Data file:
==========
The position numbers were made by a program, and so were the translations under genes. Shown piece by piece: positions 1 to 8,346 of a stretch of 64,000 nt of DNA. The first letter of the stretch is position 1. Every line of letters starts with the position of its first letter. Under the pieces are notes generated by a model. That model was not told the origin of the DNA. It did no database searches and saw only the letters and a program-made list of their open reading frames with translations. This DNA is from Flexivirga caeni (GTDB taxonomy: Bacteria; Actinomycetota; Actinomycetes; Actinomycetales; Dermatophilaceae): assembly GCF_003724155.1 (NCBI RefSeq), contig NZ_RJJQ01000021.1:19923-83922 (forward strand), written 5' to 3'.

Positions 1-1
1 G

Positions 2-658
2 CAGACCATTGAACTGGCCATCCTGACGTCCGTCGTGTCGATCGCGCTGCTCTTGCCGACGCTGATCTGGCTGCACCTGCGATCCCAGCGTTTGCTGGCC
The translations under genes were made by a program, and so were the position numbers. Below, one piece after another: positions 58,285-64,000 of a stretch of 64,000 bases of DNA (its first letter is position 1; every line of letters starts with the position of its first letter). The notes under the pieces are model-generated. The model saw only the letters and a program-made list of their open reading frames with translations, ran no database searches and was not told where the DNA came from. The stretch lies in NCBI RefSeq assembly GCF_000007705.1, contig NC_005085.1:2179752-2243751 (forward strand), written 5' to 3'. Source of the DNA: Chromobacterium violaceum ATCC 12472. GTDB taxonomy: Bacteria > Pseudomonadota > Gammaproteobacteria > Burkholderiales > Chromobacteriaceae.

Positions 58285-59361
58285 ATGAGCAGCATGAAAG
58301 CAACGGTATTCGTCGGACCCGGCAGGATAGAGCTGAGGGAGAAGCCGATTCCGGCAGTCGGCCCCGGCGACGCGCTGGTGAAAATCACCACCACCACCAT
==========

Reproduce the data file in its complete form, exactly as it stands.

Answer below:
The position numbers were made by a program, and so were the translations under genes. Shown piece by piece: positions 1 to 8,346 of a stretch of 64,000 nt of DNA. The first letter of the stretch is position 1. Every line of letters starts with the position of its first letter. Under the pieces are notes generated by a model. That model was not told the origin of the DNA. It did no database searches and saw only the letters and a program-made list of their open reading frames with translations. This DNA is from Flexivirga caeni (GTDB taxonomy: Bacteria; Actinomycetota; Actinomycetes; Actinomycetales; Dermatophilaceae): assembly GCF_003724155.1 (NCBI RefSeq), contig NZ_RJJQ01000021.1:19923-83922 (forward strand), written 5' to 3'.

Positions 1-1
1 G

Positions 2-658
2 CAGACCATTGAACTGGCCATCCTGACGTCCGTCGTGTCGATCGCGCTGCTCTTGCCGACGCTGATCTGGCTGCACCTGCGATCCCAGCGTTTGCTGGCC
The translations under genes were made by a program, and so were the position numbers. Below, one piece after another: positions 58,285-64,000 of a stretch of 64,000 bases of DNA (its first letter is position 1; every line of letters starts with the position of its first letter). The notes under the pieces are model-generated. The model saw only the letters and a program-made list of their open reading frames with translations, ran no database searches and was not told where the DNA came from. The stretch lies in NCBI RefSeq assembly GCF_000007705.1, contig NC_005085.1:2179752-2243751 (forward strand), written 5' to 3'. Source of the DNA: Chromobacterium violaceum ATCC 12472. GTDB taxonomy: Bacteria > Pseudomonadota > Gammaproteobacteria > Burkholderiales > Chromobacteriaceae.

Positions 58285-59361
58285 ATGAGCAGCATGAAAG
58301 CAACGGTATTCGTCGGACCCGGCAGGATAGAGCTGAGGGAGAAGCCGATTCCGGCAGTCGGCCCCGGCGACGCGCTGGTGAAAATCACCACCACCACCAT